Salary: 250 dollars a night. I’ve never seen who pays. But the cash is there every morning at sunrise. A brown paper bag in the mailbox, twenties and tens. Good money, right? But I need to explain some things. I don’t want you coming in blind like I did.  (Continue Reading…)

PseudoPod 817: Tommy’s Field

Show Notes

From the author: “This story is loosely based on a real person, and when I first heard of the real-life “Tommy” I couldn’t help but think the dead would show their gratitude if they could. I’m a huge fan of Tales from the Crypt stories in which nefarious evil-doers get their come-uppance, but I also wanted to show — and then erase — the artificial lines society uses to divide human beings into varying degrees of worth.  

In the first draft, my outstanding critique group of David Powell, Vanessa Reid and Tony Sarrecchia, all pointed out I’d given my Tommy no reason for his compulsion to attend the indigent funerals. I found that reason in the pandemic and its heartbreaking stories of people dying alone in the ICU with no family or friends there to comfort them. I then had PseudoPod alum and ER/trauma nurse L’Erin Ogle read the revision to make sure that scene was accurate. Ultimately, the point of both the story and how it came to be is that none of us should have to do any of this life – even the end of it – alone. We all deserve to have someone give a damn. And while the motivation for the real “Tommy” differs starkly from the fictional one, I take comfort in knowing he is out there, tending his field.”

Tommy’s Field

By Nathan McCullough

Tommy found the graveyard peaceful.

It was a strange feeling to be sure, especially given what they were there to do, but with the world on fire, an afternoon with the dead seemed a welcome respite.

The slightest of breezes puffed up his long black hair a bit but did nothing to cool him off. It was a hot Georgia day, about the only kind this part of the world seemed to have anymore. Between the four months without a haircut (the COVID cut they called it) and the cloth covering his face, he felt like his head might burst into flames. His body was only slightly more comfortable. He’d drawn the line at a suit jacket today and instead wore a short-sleeved button-down shirt and a tie. He felt like an IT guy in a bad TV movie.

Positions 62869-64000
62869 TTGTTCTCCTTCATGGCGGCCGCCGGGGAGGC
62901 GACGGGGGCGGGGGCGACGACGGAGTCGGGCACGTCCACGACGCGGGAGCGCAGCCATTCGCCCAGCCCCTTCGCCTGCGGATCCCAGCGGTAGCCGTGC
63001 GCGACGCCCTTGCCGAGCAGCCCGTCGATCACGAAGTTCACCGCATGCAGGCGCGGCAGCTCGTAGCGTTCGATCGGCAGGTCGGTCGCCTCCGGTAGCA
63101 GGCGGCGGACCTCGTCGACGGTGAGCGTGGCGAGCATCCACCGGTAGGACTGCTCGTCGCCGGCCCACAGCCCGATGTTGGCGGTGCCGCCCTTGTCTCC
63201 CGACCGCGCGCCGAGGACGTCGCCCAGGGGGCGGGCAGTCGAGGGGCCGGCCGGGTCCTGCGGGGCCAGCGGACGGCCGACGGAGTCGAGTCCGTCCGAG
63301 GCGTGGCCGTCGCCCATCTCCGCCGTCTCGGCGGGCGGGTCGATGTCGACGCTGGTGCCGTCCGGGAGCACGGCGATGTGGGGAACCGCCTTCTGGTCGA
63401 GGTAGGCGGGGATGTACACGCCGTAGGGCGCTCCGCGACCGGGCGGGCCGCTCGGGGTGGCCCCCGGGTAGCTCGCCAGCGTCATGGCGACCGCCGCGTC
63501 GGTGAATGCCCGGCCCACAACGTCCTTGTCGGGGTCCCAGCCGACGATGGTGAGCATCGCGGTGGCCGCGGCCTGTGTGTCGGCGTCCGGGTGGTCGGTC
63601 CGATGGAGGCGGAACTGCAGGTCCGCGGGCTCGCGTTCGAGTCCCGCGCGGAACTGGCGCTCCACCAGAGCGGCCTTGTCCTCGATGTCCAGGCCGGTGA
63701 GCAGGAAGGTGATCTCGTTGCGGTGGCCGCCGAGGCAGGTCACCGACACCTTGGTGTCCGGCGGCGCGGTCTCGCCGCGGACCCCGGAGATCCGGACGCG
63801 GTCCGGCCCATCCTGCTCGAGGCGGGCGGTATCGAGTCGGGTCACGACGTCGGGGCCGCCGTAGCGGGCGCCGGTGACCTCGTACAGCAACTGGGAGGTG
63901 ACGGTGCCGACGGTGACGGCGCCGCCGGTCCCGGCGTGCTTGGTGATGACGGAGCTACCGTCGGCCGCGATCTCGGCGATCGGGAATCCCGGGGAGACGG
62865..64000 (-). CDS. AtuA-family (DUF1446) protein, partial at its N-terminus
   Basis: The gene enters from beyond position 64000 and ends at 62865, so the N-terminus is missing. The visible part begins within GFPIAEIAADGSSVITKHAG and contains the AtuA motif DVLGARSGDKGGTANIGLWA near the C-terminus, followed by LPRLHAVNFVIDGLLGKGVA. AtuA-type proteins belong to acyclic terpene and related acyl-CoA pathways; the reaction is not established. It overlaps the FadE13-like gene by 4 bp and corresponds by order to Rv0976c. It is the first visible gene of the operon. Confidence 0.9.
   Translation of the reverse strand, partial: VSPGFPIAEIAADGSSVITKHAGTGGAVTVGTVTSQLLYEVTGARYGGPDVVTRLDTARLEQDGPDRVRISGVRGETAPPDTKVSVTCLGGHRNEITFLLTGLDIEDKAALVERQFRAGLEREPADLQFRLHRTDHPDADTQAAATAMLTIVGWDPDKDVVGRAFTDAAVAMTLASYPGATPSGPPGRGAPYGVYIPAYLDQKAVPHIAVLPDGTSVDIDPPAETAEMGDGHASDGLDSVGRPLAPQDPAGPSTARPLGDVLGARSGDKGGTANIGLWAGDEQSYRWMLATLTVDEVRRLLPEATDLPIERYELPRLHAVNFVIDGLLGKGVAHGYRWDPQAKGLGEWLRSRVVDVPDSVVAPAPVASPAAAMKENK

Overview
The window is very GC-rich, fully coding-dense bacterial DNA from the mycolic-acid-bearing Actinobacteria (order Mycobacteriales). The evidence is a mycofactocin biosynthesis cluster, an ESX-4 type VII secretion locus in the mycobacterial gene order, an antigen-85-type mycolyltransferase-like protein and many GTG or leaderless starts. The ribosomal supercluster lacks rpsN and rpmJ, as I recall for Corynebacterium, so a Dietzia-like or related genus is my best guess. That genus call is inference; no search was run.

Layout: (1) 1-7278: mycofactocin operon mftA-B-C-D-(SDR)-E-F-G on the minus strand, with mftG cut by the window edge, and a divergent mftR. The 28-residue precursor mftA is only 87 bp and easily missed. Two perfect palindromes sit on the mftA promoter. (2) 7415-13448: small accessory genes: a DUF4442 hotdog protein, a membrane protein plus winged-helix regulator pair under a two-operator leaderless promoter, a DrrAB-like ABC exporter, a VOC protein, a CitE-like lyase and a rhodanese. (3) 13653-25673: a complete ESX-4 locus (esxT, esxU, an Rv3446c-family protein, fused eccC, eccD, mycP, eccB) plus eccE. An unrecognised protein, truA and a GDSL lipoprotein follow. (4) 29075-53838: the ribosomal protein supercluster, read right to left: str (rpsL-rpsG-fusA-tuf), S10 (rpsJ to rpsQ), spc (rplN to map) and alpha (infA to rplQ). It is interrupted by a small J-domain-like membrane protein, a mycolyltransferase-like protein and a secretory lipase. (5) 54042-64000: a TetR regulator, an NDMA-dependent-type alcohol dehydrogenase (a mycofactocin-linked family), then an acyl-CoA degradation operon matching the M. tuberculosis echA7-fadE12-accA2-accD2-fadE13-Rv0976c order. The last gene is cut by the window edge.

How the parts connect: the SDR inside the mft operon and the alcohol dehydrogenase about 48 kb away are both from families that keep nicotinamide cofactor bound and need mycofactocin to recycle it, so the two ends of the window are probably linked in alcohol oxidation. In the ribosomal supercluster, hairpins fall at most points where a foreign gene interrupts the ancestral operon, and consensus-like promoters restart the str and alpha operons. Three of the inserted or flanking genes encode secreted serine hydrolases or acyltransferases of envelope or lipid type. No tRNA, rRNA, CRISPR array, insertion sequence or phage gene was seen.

He stared just beyond the gravesite, ignoring the activity to his left. Where his gaze fell, the dead rested, though most of the living didn’t know they were there. Hundreds of unmarked graves lay shoulder to shoulder holding Atlanta’s unknown, unclaimed or down and out. And their footprint on this patch of Palmetto earth was about to grow just a little bit bigger, like kudzu creeping into the road but stopping just where the tires pass by. (Continue Reading…)

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PseudoPod 816: The Goatkeeper’s Harvest

Show Notes

From the author: “When I was seven, I spent the summer on my aunt’s goat farm, and it was quite the experience. Anyone who’s dealt with goats knows that they’re stubborn creatures. They get everywhere. They jump fences, knock down gates. And they look at you in a way that feels too human, like they know exactly what they’re doing. There’s also that way their jaws move when they masticate—side to side. It can feel disturbing—sinister, if you really pay attention to it. When I recently read about Shub-Niggurath, the Lovecraftian god who sometimes appears as a many-legged goat, I remembered my experience and thought, “of course goats aren’t really goats, it’s why they act like that!” and I knew I had a story. For the longest time I’d wanted to engage with the Lovecraftian mythos in a Nigerian setting. This presented the perfect opportunity. In drafting the story I wanted to stress one of the hallmarks of cosmic horror: that nothing is just and we are at the mercy of an indifferent universe. If reader reactions are any indication, I was successful.”